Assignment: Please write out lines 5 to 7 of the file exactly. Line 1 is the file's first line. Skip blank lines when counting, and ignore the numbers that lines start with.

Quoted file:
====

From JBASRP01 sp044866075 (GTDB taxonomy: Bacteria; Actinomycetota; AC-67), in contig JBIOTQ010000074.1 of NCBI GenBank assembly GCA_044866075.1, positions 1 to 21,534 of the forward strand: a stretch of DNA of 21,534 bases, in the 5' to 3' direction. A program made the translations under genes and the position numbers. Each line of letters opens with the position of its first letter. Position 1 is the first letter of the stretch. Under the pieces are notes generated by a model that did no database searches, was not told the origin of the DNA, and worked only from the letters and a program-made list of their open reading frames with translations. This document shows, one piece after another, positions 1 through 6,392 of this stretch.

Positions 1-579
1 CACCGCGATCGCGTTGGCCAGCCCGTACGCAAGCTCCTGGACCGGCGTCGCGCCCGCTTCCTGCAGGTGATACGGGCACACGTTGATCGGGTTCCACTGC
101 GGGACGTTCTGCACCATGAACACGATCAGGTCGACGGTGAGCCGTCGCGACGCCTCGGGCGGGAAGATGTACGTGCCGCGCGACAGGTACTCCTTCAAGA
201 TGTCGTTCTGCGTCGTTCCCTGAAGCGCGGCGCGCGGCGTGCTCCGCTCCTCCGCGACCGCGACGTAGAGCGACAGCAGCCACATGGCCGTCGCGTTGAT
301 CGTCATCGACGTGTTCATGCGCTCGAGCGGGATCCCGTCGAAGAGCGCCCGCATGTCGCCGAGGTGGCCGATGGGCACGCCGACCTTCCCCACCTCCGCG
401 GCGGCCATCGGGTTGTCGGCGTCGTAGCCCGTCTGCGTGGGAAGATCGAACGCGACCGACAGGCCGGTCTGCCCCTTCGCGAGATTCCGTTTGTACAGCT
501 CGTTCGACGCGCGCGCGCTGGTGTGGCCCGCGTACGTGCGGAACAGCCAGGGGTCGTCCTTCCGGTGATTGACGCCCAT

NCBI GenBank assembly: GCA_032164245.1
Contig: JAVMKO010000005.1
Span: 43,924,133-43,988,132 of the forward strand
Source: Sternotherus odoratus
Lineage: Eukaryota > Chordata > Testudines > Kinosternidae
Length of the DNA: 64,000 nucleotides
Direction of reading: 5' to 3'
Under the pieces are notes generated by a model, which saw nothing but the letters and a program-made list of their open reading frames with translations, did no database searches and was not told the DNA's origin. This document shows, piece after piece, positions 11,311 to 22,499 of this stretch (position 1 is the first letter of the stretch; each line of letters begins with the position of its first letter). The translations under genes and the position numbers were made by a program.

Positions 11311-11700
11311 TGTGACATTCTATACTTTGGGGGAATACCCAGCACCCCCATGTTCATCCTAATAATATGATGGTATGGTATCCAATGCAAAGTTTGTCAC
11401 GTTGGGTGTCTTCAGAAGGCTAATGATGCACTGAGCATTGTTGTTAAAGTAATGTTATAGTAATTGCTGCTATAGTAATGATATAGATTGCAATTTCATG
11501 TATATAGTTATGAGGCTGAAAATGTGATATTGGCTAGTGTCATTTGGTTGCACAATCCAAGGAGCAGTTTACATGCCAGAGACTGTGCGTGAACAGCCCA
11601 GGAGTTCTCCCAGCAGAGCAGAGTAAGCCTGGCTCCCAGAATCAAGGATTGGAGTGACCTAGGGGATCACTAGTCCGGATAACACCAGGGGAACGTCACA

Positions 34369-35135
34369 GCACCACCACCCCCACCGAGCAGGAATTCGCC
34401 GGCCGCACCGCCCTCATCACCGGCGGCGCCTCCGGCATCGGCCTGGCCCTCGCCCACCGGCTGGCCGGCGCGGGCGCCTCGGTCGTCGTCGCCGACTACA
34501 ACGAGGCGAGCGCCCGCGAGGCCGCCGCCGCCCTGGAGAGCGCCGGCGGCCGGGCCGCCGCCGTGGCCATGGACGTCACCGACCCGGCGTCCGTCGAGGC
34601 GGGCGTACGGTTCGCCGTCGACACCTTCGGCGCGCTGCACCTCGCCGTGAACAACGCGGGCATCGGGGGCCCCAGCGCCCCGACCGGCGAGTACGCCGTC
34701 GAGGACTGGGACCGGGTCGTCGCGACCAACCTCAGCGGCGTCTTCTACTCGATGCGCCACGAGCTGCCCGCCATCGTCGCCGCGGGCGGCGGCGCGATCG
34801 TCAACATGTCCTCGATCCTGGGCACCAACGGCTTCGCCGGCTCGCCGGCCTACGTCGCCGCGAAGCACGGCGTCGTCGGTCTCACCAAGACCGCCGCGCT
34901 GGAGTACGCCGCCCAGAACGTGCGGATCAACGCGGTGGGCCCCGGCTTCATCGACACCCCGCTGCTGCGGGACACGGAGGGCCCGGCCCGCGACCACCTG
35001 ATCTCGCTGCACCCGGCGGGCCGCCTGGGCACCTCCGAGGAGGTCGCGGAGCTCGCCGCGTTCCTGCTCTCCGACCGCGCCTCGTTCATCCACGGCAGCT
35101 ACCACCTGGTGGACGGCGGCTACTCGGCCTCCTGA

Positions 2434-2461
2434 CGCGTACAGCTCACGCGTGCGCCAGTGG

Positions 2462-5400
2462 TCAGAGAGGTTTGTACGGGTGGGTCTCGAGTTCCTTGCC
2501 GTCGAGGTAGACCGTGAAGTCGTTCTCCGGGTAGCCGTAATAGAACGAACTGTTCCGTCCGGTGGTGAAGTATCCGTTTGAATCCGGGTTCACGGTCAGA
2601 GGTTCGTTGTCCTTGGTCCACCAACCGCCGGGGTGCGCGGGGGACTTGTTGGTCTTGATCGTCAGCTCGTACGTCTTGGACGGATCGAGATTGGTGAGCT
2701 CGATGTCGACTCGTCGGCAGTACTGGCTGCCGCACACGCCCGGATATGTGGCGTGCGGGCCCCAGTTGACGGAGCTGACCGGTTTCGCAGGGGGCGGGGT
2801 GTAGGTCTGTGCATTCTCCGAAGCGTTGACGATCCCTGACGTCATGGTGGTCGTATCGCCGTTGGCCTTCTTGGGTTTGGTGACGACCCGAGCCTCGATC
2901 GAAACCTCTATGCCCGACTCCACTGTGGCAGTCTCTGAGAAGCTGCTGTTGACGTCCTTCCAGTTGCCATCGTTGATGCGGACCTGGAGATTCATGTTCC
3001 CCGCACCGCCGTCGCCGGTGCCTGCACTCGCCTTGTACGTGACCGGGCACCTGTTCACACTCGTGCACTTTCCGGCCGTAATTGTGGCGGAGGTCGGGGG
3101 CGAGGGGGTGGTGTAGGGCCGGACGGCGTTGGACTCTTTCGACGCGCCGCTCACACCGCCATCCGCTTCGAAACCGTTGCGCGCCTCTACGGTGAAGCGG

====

201 TGTCGTTCTGCGTCGTTCCCTGAAGCGCGGCGCGCGGCGTGCTCCGCTCCTCCGCGACCGCGACGTAGAGCGACAGCAGCCACATGGCCGTCGCGTTGAT
301 CGTCATCGACGTGTTCATGCGCTCGAGCGGGATCCCGTCGAAGAGCGCCCGCATGTCGCCGAGGTGGCCGATGGGCACGCCGACCTTCCCCACCTCCGCG
401 GCGGCCATCGGGTTGTCGGCGTCGTAGCCCGTCTGCGTGGGAAGATCGAACGCGACCGACAGGCCGGTCTGCCCCTTCGCGAGATTCCGTTTGTACAGCT